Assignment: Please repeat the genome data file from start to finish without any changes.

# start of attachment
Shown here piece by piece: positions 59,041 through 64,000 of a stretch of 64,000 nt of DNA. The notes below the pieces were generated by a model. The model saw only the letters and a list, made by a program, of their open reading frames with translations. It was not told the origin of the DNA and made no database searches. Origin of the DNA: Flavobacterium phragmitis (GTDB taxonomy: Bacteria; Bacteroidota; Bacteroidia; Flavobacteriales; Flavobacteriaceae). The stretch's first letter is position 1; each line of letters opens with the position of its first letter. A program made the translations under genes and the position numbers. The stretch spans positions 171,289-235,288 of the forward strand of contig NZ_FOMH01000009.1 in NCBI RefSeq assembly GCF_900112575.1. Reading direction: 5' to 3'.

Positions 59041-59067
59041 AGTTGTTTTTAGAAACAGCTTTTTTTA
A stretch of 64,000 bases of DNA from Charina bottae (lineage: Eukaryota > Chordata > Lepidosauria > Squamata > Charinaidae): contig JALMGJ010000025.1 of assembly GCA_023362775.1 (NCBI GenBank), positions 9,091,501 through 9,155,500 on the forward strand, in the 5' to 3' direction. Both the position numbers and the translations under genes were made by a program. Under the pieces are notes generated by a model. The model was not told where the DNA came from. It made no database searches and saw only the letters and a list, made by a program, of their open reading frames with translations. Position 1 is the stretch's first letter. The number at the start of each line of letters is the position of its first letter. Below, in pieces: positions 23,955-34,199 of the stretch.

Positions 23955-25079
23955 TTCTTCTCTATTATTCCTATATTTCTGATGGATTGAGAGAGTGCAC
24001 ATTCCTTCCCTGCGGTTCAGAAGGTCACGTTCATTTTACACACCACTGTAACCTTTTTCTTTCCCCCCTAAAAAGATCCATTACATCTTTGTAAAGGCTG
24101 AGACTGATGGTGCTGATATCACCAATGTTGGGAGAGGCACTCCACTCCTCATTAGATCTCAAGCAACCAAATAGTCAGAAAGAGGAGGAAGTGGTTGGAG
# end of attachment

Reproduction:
Shown here piece by piece: positions 59,041 through 64,000 of a stretch of 64,000 nt of DNA. The notes below the pieces were generated by a model. The model saw only the letters and a list, made by a program, of their open reading frames with translations. It was not told the origin of the DNA and made no database searches. Origin of the DNA: Flavobacterium phragmitis (GTDB taxonomy: Bacteria; Bacteroidota; Bacteroidia; Flavobacteriales; Flavobacteriaceae). The stretch's first letter is position 1; each line of letters opens with the position of its first letter. A program made the translations under genes and the position numbers. The stretch spans positions 171,289-235,288 of the forward strand of contig NZ_FOMH01000009.1 in NCBI RefSeq assembly GCF_900112575.1. Reading direction: 5' to 3'.

Positions 59041-59067
59041 AGTTGTTTTTAGAAACAGCTTTTTTTA
A stretch of 64,000 bases of DNA from Charina bottae (lineage: Eukaryota > Chordata > Lepidosauria > Squamata > Charinaidae): contig JALMGJ010000025.1 of assembly GCA_023362775.1 (NCBI GenBank), positions 9,091,501 through 9,155,500 on the forward strand, in the 5' to 3' direction. Both the position numbers and the translations under genes were made by a program. Under the pieces are notes generated by a model. The model was not told where the DNA came from. It made no database searches and saw only the letters and a list, made by a program, of their open reading frames with translations. Position 1 is the stretch's first letter. The number at the start of each line of letters is the position of its first letter. Below, in pieces: positions 23,955-34,199 of the stretch.

Positions 23955-25079
23955 TTCTTCTCTATTATTCCTATATTTCTGATGGATTGAGAGAGTGCAC
24001 ATTCCTTCCCTGCGGTTCAGAAGGTCACGTTCATTTTACACACCACTGTAACCTTTTTCTTTCCCCCCTAAAAAGATCCATTACATCTTTGTAAAGGCTG
24101 AGACTGATGGTGCTGATATCACCAATGTTGGGAGAGGCACTCCACTCCTCATTAGATCTCAAGCAACCAAATAGTCAGAAAGAGGAGGAAGTGGTTGGAG